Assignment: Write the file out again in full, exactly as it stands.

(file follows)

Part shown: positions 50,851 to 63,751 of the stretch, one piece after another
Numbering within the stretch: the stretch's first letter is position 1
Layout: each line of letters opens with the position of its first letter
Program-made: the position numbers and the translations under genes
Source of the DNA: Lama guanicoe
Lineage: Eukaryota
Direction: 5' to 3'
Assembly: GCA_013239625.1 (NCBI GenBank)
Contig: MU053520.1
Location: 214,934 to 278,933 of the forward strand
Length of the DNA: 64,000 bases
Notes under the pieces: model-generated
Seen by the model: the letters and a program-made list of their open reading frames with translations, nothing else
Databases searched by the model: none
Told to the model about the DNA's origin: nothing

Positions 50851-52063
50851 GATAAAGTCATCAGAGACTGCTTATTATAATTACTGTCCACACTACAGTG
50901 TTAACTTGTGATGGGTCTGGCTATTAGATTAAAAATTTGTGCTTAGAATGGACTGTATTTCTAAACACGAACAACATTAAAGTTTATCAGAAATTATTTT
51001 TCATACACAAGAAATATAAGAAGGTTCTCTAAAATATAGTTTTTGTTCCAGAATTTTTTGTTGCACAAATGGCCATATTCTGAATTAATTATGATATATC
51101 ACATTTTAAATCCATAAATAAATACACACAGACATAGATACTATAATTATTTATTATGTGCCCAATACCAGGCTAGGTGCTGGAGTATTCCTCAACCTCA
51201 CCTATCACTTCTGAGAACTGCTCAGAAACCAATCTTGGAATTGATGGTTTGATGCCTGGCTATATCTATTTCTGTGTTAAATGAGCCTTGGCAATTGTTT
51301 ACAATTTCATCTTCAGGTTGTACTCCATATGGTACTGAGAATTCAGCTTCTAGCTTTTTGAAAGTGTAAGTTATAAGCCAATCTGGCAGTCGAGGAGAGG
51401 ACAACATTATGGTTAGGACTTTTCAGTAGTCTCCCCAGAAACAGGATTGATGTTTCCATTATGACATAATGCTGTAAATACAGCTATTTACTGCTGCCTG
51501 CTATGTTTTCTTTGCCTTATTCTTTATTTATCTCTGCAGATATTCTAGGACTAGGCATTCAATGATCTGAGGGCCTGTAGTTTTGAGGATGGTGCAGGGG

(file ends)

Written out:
Part shown: positions 50,851 to 63,751 of the stretch, one piece after another
Numbering within the stretch: the stretch's first letter is position 1
Layout: each line of letters opens with the position of its first letter
Program-made: the position numbers and the translations under genes
Source of the DNA: Lama guanicoe
Lineage: Eukaryota
Direction: 5' to 3'
Assembly: GCA_013239625.1 (NCBI GenBank)
Contig: MU053520.1
Location: 214,934 to 278,933 of the forward strand
Length of the DNA: 64,000 bases
Notes under the pieces: model-generated
Seen by the model: the letters and a program-made list of their open reading frames with translations, nothing else
Databases searched by the model: none
Told to the model about the DNA's origin: nothing

Positions 50851-52063
50851 GATAAAGTCATCAGAGACTGCTTATTATAATTACTGTCCACACTACAGTG
50901 TTAACTTGTGATGGGTCTGGCTATTAGATTAAAAATTTGTGCTTAGAATGGACTGTATTTCTAAACACGAACAACATTAAAGTTTATCAGAAATTATTTT
51001 TCATACACAAGAAATATAAGAAGGTTCTCTAAAATATAGTTTTTGTTCCAGAATTTTTTGTTGCACAAATGGCCATATTCTGAATTAATTATGATATATC
51101 ACATTTTAAATCCATAAATAAATACACACAGACATAGATACTATAATTATTTATTATGTGCCCAATACCAGGCTAGGTGCTGGAGTATTCCTCAACCTCA
51201 CCTATCACTTCTGAGAACTGCTCAGAAACCAATCTTGGAATTGATGGTTTGATGCCTGGCTATATCTATTTCTGTGTTAAATGAGCCTTGGCAATTGTTT
51301 ACAATTTCATCTTCAGGTTGTACTCCATATGGTACTGAGAATTCAGCTTCTAGCTTTTTGAAAGTGTAAGTTATAAGCCAATCTGGCAGTCGAGGAGAGG
51401 ACAACATTATGGTTAGGACTTTTCAGTAGTCTCCCCAGAAACAGGATTGATGTTTCCATTATGACATAATGCTGTAAATACAGCTATTTACTGCTGCCTG
51501 CTATGTTTTCTTTGCCTTATTCTTTATTTATCTCTGCAGATATTCTAGGACTAGGCATTCAATGATCTGAGGGCCTGTAGTTTTGAGGATGGTGCAGGGG